The word “food court” might conjure up unappetizing memories of Sbarro and McDonalds at your local shopping mall, but the food courts in the basement and top floors of department stores in Malaysia are a whole different ballgame. Malaysian food courts have freshly made cuisine that could rival even the finest meals at 5 star restaurants in the United States. Food Courts are definitely my top recommendation for dining in KL.
Indian Curry, Malaysian Nasi Goreng, Hong Kong Noodle Soup, fresh roasted duck, Thai curry and noodles, Sichuan hot pot… really, the food court in Malaysia offers everything at ridiculously low prices. At the food court, you won’t get a romantic atmosphere and a waiter refilling your cold beverage at your beckoning call, but you’ll get damn quality food and affordable prices. In KL I ate five meals a day, and despite all the headache inducing problems I listed above I would still return to KL JUST for the food. Really. It’s that good.
Living in KL
I think all travelers exploring a new city often ask themselves: “Could I live here?”
I asked myself the same thing when I was in Bangkok and Saigon and other foreign mega cities, and I found myself weighing the pros and cons of each place throughout my tour of the city. Saigon is a bit hectic, Bangkok–eh–maybe. How about KL?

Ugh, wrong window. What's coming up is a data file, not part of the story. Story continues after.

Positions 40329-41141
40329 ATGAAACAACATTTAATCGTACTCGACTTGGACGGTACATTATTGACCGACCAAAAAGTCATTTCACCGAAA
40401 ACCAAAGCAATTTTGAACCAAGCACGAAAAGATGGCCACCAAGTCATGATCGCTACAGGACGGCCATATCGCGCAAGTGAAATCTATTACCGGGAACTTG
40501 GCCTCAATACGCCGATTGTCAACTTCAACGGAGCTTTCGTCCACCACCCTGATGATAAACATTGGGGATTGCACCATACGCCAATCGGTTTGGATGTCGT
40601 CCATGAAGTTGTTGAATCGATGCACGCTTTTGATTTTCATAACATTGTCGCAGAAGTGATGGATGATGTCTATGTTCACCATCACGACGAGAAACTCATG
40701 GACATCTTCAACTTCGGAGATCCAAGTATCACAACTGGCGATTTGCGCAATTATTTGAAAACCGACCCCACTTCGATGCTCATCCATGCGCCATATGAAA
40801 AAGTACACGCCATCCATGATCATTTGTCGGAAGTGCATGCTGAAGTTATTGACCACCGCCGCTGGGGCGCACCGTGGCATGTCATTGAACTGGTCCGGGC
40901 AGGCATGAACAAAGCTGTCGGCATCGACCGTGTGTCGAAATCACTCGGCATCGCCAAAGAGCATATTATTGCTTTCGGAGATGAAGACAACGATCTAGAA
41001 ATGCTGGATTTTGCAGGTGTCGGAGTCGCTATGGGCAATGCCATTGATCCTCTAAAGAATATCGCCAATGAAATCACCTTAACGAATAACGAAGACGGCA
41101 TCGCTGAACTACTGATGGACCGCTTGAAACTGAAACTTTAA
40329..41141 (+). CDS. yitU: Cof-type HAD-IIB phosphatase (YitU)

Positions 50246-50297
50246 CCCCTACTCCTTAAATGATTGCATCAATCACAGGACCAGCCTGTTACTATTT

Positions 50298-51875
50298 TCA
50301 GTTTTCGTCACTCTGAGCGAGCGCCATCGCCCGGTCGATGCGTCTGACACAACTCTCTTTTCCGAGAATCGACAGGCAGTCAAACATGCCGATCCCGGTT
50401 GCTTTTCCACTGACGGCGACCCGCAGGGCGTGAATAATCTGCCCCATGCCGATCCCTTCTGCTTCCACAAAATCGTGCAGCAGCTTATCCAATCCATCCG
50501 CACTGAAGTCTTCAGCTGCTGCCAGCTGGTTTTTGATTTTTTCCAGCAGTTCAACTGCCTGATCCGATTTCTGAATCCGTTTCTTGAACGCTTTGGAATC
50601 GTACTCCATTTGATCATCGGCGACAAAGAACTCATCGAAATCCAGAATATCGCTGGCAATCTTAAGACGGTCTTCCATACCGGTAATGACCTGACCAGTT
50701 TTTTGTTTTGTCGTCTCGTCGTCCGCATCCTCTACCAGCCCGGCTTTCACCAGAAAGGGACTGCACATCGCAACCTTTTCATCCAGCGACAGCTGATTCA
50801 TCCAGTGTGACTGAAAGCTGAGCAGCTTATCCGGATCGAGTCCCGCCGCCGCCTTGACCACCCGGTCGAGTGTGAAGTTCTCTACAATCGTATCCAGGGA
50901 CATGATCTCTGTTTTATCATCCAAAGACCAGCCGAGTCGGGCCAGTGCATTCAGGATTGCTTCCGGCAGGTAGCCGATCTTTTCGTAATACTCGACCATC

After only a day of KL, an instant “no” flashed through my mind.
The food is great, but it still doesn’t compensate for the other daily annoyances and inconveniences that KL presents to the average resident. The difficulty in navigating the city by foot, the overpriced taxis, and even the crime rates are enough to steer me away as a resident. KL is also much more expensive than, say, Vietnam or Thailand (which I would rather live in anyway).
Still, I think KL is a wonderful place to visit and a must if you are traveling throughout Southeast Asia (really, it is a must because most Asia Air flights pass through here). For travelers that need a mini Asia break, KL also offers relief through western amenities and English speaking services. Although I hate to admit it, it was a sigh of relief to be able to speak English and be understood. So KL, you were grand. I’m not dying to see you again, but as for the rest of Malaysia (Ipoh, Penang, Langkawi, Borneo), you are definitely in my future itinerary.